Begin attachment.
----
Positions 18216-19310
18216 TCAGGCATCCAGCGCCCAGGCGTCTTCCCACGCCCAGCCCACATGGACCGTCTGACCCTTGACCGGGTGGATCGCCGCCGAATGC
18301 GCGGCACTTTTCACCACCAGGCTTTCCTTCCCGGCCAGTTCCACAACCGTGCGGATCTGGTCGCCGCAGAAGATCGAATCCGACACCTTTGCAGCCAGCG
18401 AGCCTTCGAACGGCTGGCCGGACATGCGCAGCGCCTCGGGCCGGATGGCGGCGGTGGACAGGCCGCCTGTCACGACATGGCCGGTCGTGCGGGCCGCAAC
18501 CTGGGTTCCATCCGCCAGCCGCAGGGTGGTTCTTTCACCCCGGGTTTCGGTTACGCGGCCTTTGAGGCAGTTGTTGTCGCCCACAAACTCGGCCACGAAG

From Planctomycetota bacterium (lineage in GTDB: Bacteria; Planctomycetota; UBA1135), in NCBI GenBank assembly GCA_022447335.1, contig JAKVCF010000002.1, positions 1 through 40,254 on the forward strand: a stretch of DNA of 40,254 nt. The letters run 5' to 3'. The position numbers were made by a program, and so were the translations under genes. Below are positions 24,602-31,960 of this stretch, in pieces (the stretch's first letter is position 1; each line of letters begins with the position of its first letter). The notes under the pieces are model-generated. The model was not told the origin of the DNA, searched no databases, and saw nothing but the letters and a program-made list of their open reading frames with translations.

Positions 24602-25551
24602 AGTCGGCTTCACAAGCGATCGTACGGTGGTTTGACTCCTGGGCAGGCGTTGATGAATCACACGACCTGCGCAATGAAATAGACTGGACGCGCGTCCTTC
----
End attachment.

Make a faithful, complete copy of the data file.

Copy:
Positions 18216-19310
18216 TCAGGCATCCAGCGCCCAGGCGTCTTCCCACGCCCAGCCCACATGGACCGTCTGACCCTTGACCGGGTGGATCGCCGCCGAATGC
18301 GCGGCACTTTTCACCACCAGGCTTTCCTTCCCGGCCAGTTCCACAACCGTGCGGATCTGGTCGCCGCAGAAGATCGAATCCGACACCTTTGCAGCCAGCG
18401 AGCCTTCGAACGGCTGGCCGGACATGCGCAGCGCCTCGGGCCGGATGGCGGCGGTGGACAGGCCGCCTGTCACGACATGGCCGGTCGTGCGGGCCGCAAC
18501 CTGGGTTCCATCCGCCAGCCGCAGGGTGGTTCTTTCACCCCGGGTTTCGGTTACGCGGCCTTTGAGGCAGTTGTTGTCGCCCACAAACTCGGCCACGAAG

From Planctomycetota bacterium (lineage in GTDB: Bacteria; Planctomycetota; UBA1135), in NCBI GenBank assembly GCA_022447335.1, contig JAKVCF010000002.1, positions 1 through 40,254 on the forward strand: a stretch of DNA of 40,254 nt. The letters run 5' to 3'. The position numbers were made by a program, and so were the translations under genes. Below are positions 24,602-31,960 of this stretch, in pieces (the stretch's first letter is position 1; each line of letters begins with the position of its first letter). The notes under the pieces are model-generated. The model was not told the origin of the DNA, searched no databases, and saw nothing but the letters and a program-made list of their open reading frames with translations.

Positions 24602-25551
24602 AGTCGGCTTCACAAGCGATCGTACGGTGGTTTGACTCCTGGGCAGGCGTTGATGAATCACACGACCTGCGCAATGAAATAGACTGGACGCGCGTCCTTC